|Source: Start Simulation||This Scheduled Source activity will create one token as soon as the simulation starts and sends the token to the Assign Labels activity. After it creates this token, it won't create any additional tokens. The one token will simply loop continuously through the other activities until the simulation ends. You'll use the default properties for this activity.|
|Assign Labels Activities||Both of the Assign Labels activities will create and set a label called
processTime that will be referenced by the sub flow as it controls the
processor's process time. The first Assign Labels activity will set the label to
|Run Sub Flow Activities||The Run Sub Flow activities will create a child token in the Start sub flow activity. The parent token will remain in the Run Sub Flow activity until the child token reaches the end of the sub flow. When the child token finishes the sub flow, the token will move to the next downstream activity.|
|Start Sub Flow||All Sub Flows need to begin with a Start activity, which receives the child token created by the Run Sub Flow activities. It then releases the child token to the next activity.|
|Wait for Event: Process Time||Wait for Event activities are event-listening activities. That means a token will wait at this activity until the event that is being listened to occurs. This activity will listen to the processor for the process time event. When the processor is ready to begin the process time, the token will get released to the Finish activity. You'll also set this activity to override the process time.|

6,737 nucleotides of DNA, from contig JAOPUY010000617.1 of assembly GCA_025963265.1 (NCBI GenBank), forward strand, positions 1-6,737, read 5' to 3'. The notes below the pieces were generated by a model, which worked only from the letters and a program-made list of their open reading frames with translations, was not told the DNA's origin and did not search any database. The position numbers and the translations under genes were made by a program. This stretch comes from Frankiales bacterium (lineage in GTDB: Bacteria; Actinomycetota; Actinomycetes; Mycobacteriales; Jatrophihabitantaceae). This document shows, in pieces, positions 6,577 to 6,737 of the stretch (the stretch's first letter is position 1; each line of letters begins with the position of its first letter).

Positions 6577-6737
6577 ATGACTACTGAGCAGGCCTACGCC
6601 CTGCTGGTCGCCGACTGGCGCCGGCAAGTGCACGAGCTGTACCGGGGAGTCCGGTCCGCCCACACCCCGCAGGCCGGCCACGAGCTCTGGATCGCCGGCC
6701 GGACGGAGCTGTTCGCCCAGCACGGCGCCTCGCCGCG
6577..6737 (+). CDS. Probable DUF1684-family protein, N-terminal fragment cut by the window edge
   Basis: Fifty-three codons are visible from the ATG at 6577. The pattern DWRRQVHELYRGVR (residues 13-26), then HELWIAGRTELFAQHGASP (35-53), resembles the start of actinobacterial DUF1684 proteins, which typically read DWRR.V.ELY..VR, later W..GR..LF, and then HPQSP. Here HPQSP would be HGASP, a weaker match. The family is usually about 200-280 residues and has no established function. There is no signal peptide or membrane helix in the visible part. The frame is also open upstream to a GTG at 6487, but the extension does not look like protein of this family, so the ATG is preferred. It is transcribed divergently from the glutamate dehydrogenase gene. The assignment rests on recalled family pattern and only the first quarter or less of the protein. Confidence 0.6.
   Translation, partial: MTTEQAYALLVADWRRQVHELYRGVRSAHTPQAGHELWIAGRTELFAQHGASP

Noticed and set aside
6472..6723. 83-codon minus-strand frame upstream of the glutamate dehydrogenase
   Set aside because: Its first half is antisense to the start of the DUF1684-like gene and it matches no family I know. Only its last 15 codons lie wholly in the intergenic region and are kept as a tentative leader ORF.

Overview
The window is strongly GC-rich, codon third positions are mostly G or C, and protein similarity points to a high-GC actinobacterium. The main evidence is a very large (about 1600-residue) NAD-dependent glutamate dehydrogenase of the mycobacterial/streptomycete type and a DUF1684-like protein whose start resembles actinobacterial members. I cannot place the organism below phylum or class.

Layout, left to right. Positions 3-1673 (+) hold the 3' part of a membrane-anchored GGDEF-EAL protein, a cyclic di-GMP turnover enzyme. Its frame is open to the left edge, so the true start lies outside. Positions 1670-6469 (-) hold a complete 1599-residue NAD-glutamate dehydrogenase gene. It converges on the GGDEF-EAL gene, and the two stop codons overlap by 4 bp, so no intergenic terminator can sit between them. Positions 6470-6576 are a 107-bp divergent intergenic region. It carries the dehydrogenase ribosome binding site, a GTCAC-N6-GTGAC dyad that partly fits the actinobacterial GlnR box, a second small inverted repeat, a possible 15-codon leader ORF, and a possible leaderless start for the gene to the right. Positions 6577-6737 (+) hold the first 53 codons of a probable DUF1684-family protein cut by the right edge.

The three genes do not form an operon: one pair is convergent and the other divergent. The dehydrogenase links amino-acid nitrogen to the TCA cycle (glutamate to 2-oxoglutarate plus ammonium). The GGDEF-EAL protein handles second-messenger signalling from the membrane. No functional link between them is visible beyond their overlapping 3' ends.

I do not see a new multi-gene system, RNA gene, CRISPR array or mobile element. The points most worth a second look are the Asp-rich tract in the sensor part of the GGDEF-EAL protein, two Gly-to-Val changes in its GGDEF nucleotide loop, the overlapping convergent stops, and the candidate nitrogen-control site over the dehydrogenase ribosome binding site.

|Finish and Override Process Time||The Finish activity will provide the processor with a process time return value. After it has provided this return value, it will destroy the child token and alert its parent token in the Run Sub Flow activity that the child token has finished the sub flow.|
To edit these properties:
2.00to represent 2 simulation time units.
10to represent 10 simulation time units.
Consider saving your simulation model.
Reset and run the model.
You'll notice that Source creates a token at time 0, then the token enters the Set to Fast Time activity and its processTime label is set to 2. The token then moves to the first Fast Time 1 activity where a child token is created and sits at the Wait for Process Time activity in the sub flow.
As soon as the processor in the model receives an item, the Wait for Event releases the token and the process time is overridden. The child token is then destroyed and the parent token moves to the next Run Sub Flow activity to start the sub flow over again. This will continue as each item enters the processor. Once the token finishes Slow Time 2, it will move back to the top to continue the pattern again.
If you were to pause the simulation and click one of the tokens in the sub flow, you'd see a blue line showing the parent-child connection between tokens:
Not only was the logic easily created without any coding, but you can also visibly see where the processor is in its set of process times. This can be a valuable debugging tool or it can be useful for collecting statistics. Statistics could be gathered separately or collectively for an activity or area to record how long the processor spent in any given state.
In the next tutorial task, you'll learn about another way to build sub flows by adding multiple finish activities. Continue on to Tutorial Task 3.2 - Add Multiple Finish Activities.